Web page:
In other words your body has gotten better in response to your training, a new Equilibrium is established and this state is when we will ideally train again. Our programming at Get Fit NH is carefully designed to give this the best chance of occurring, but as I hope you are discovering, you have a lot to do with this with how you treat your recovery!

As you can see, when things are clicking, this process when repeated over and over means you are getting better and better, the blue line is headed up – pretty cool!

The flip side to all this is what happens when the recovery process isn’t working so well.

This chart represents recovery gone “bad”:

When we continue to train in a state of “Depletion”, regardless of the reason, the adaptation to super-compensation effect doesn’t occur, and instead of getting better, we find ourselves in a downward cycle. This can happen when we train the same muscle groups too soon, when we haven’t taken the steps described above to recover optimally (sleep and nutrition for instance) regardless of time between training, when we train too hard coming off an illness, etc. The last thing we want to happen is new equilibrium to be established in a downward pattern – not good.

The long and short of it is your body absolutely needs to recover from hard training. Consistently training in a fatigued state results in injury and illness. Your body is an amazing machine designed to put up with a lot, but it was also designed to need rest.

Which leads us to:

Recovery Weeks!

Face it – you can get beat up anywhere. Our responsibility at Get Fit NH is to help you get better!

That includes recovery weeks. We have found that somewhere between 8 and 12 weeks of training is just about right to take a full week off and let your body recover.

That doesn’t mean that you spend your training time on the couch eating bon-bons, but if you insist on going down to PF and hitting the weights or running 10 miles every morning, your body will suffer in the long run, and perhaps even in the short term.

If you find yourself fighting this concept, ask yourself this – Is your unwillingness to take a week off a well reasoned decision based on what you know to be true, or is it that your attachment to training is so strong emotionally that makes it so hard? You will not lose all you have gained by taking the week off, I assure you! Again to quote Coach King, “…if you don’t (take time off)…most of you are going to lose it anyway!”

So now that we have established you are ready, willing and able to embrace recovery week, what do you do?

Glad you asked!

Three Steps for Successful Recovery

1.) Physical Rest and Regeneration

– Our bodies must rest and recover to prevent over-training (or under-recovering) issues so that we can come back 100% healthy and energized for the next phase of the program

– Focus on maintaining and/or increasing flexibility and tissue health by stretching and foam rolling daily. 15-30 minutes is fantastic!

– Daily restorative walks are beneficial during this week. 30-60 minutes briskly walking (not jogging/running) will keep your body refreshed and active, without negating the purpose of this week. Don’t overdo it!

2.) Physiological and Psychological Rest and Regeneration

– We must normalize key anabolic hormones, refill muscle glycogen, increase caloric intake, and prevent any diet induced catabolism (losses of lean body mass) so that we can enjoy greater fat loss for the next phase of the program

– We have taken the road less traveled by being flexible eaters with a long-term approach to success and thus we will take a break from our aggressive fat loss nutrition plans. This is not a free for all, so stay away from your “trigger foods” (junk foods and sweets) that open the door to excessive calorie intake.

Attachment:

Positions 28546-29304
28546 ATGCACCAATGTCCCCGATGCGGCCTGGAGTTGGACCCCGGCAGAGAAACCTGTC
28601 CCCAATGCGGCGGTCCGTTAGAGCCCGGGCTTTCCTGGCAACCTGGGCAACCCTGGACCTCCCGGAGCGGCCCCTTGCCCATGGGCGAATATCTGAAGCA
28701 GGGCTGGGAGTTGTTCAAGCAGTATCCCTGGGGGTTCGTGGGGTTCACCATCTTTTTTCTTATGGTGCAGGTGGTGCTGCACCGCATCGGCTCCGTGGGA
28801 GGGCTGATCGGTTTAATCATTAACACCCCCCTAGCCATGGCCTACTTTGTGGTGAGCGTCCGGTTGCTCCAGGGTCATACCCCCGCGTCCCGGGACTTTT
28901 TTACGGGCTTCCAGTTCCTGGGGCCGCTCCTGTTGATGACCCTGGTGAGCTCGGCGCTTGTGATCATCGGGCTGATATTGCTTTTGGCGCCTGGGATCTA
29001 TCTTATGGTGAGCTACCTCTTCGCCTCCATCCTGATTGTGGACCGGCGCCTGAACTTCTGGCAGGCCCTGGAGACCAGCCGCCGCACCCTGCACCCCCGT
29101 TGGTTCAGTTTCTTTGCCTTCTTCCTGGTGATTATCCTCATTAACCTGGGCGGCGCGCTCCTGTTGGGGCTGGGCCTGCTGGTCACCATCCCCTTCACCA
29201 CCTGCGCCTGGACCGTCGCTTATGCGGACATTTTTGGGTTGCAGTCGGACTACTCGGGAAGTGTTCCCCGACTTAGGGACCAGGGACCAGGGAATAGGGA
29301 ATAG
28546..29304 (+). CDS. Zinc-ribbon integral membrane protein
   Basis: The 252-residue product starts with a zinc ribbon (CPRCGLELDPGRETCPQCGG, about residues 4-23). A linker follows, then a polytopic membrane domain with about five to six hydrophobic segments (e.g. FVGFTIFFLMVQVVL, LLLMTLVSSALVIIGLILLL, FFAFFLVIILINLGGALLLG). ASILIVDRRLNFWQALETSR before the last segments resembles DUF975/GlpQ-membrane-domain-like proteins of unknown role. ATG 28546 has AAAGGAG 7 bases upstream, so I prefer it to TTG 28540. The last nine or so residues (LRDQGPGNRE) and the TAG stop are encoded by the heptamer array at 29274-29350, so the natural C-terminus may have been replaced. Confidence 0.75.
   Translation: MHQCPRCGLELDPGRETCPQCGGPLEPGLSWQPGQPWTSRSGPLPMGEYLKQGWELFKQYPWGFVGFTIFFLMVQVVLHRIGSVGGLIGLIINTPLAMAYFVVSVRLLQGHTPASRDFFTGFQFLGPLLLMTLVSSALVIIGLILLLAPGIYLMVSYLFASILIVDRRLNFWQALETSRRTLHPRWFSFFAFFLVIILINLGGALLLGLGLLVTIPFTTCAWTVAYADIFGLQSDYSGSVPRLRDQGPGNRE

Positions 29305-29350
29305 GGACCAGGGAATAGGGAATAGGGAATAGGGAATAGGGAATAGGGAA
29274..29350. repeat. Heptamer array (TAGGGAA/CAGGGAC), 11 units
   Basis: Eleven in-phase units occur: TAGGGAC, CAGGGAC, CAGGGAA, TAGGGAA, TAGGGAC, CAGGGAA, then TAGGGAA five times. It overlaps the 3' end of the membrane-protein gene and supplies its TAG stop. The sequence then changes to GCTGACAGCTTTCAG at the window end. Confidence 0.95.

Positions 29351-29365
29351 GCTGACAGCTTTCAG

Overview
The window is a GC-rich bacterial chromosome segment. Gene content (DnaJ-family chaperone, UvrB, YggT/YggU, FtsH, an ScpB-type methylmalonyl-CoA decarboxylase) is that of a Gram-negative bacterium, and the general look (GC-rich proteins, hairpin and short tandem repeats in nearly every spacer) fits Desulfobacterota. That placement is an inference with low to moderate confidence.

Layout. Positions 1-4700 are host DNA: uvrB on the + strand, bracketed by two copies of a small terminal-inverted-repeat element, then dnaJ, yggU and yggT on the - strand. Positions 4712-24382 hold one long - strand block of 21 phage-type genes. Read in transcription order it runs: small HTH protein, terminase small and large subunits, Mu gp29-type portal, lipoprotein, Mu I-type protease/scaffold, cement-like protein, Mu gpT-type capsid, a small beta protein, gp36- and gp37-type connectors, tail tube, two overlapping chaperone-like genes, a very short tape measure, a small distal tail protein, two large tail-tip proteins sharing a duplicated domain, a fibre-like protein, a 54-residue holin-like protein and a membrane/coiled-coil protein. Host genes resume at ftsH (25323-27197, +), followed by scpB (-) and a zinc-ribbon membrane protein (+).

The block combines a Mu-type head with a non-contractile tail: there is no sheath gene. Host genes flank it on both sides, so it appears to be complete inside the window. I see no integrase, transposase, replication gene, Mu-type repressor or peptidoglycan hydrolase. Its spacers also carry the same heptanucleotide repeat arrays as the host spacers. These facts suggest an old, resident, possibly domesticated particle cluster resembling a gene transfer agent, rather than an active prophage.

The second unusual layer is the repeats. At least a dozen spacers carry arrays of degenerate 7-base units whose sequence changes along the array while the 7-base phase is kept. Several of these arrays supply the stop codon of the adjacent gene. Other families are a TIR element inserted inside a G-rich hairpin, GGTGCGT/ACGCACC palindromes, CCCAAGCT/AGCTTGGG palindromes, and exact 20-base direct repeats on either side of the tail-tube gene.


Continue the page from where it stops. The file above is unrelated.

– Instead plan (key word) and enjoy 2 or 3 controlled free meals to reward yourself for all of your hard work, but do not overdo it!

– Caveat: If your nutrition habits have been less than optimal, more than likely none of this applies to you. Instead now is the time to plan and prepare to make the changes necessary to see the results you want. Spend some time with a coach and your Jumpstart Nutrition Guide if you need help.

3.) Celebrate the Fruits of Your Labor

– Take some time to reflect on how far you have come since you joined Get Fit NH in terms of improving your overall health, body composition, and performance

– Enjoy your results!

THANK YOU, THANK YOU, THANK YOU!

We would just like to take the time to thank you from the bottom of our hearts for all of your hard work and dedication to improving your health and fitness… keep Making It Happen!

​Coach Dean

P.S. If you are serious about maximizing your training/recovery cycle, you owe it to yourself to invest in this! Look further into our Bioforce HRV monitoring program, which measures your systemic stress load on a daily basis, which allows us to fine-tune the recovery process on a daily, weekly and monthly basis. You can catch up on that by clicking here.

Relative And Absolute.

Push ups, pull ups and fat loss, oh my!

I think we can all agree that push ups and pull ups are hard…..really hard. A common goal I hear when students begin training with us is, “I want to be able to do a chin up” or “I want to be able to do a push up.”

I have been lucky to see hundreds of students meet these goals over the past 5 years. It is one of the coolest things to see as a coach!

So let’s talk about each of these and come up with 3 ways you can get better at them this year

Push ups

  1. If you are a fat loss student then step one to being able to do a push up is to lose the fat. How do I lose fat, you ask? Food, it’s all about the food. We can help you get a better relationship with food so you                                                                     can lose the fat so you are able to push your                                                    bodyweight up and down. We offer a ton of nutrition coaching- talk to us!